Cyprus rescue is painful

The authorities made no distinction between term deposits and current accounts. That translated into a drying up of liquidity throughout the country. Then, “they decided to make an exception for not-for-profit associations, and to confiscate only 30 per cent of amounts over €100,000, instead of 100 per cent. We were repaid in May, which let us pay the salaries.”

The two banks also held a large part of workers’ welfare funds. In Cyprus, where unemployment benefit is paid out for only six months, many employers encourage their staff to pay into this common fund. When the employee leaves the company, he receives what he paid in: it is a form of compensation. “We don’t yet know what will happen to this Fund,” says a worried Nicolas Philippou.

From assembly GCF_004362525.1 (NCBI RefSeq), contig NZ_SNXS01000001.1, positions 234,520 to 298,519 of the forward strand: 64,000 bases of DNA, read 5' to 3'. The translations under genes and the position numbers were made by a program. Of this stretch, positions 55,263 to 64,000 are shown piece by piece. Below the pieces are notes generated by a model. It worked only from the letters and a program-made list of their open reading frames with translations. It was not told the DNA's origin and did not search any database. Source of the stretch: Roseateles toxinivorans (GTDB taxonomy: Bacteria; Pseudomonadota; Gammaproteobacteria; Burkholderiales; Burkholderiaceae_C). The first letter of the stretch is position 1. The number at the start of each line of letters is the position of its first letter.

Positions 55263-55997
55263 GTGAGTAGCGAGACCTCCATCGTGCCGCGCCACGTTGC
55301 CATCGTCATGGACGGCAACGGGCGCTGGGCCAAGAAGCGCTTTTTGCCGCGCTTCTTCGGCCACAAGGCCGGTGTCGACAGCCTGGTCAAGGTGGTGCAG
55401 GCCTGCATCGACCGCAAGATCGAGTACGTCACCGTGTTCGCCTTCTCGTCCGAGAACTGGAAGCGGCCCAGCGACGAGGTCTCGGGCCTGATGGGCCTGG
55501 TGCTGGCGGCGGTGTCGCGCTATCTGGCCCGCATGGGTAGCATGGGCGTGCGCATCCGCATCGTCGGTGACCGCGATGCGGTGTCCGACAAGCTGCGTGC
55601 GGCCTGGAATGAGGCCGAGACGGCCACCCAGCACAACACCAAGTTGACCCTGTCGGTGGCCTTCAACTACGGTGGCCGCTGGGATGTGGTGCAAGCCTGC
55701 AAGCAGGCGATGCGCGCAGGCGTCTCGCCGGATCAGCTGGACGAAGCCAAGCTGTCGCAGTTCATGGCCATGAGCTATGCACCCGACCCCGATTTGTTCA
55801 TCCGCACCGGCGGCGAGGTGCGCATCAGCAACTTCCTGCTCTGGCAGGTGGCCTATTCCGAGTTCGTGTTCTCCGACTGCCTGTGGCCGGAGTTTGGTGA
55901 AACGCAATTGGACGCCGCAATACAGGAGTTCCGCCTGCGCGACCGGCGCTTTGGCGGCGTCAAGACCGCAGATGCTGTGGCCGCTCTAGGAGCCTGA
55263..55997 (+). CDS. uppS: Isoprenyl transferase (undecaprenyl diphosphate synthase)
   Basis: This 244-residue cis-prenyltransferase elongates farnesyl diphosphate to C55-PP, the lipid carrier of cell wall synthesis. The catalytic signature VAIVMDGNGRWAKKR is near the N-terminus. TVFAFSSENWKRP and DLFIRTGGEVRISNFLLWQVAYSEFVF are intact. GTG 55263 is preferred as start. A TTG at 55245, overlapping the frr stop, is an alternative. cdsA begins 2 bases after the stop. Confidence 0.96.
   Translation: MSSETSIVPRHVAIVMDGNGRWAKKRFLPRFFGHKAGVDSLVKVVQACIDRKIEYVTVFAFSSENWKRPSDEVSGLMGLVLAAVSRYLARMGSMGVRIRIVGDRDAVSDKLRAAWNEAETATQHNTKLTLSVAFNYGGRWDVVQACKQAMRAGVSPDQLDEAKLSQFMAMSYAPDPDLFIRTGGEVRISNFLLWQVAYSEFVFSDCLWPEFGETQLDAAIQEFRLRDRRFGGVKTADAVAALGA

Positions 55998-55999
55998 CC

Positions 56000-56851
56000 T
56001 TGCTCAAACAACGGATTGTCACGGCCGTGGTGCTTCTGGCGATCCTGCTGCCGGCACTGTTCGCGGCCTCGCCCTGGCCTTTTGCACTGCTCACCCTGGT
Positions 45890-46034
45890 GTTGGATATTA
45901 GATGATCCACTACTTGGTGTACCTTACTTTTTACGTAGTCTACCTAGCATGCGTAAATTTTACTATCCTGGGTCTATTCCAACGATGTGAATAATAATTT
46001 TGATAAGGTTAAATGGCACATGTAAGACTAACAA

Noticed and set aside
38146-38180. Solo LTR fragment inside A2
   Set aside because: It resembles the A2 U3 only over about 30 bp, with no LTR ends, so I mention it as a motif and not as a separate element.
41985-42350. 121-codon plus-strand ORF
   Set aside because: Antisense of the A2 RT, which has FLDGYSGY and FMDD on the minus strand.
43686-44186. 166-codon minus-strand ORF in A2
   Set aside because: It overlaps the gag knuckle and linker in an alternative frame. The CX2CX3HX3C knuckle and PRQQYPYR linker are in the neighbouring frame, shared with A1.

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The Corner
The Corner has a team of on-the-ground reporters in capital cities ranging from New York to Beijing. Their stories are edited by the teams at the Spanish magazine Consejeros (for members of companies’ boards of directors) and at the stock market news site Consenso Del Mercado (market consensus). They have worked in economics and communication for over 25 years.

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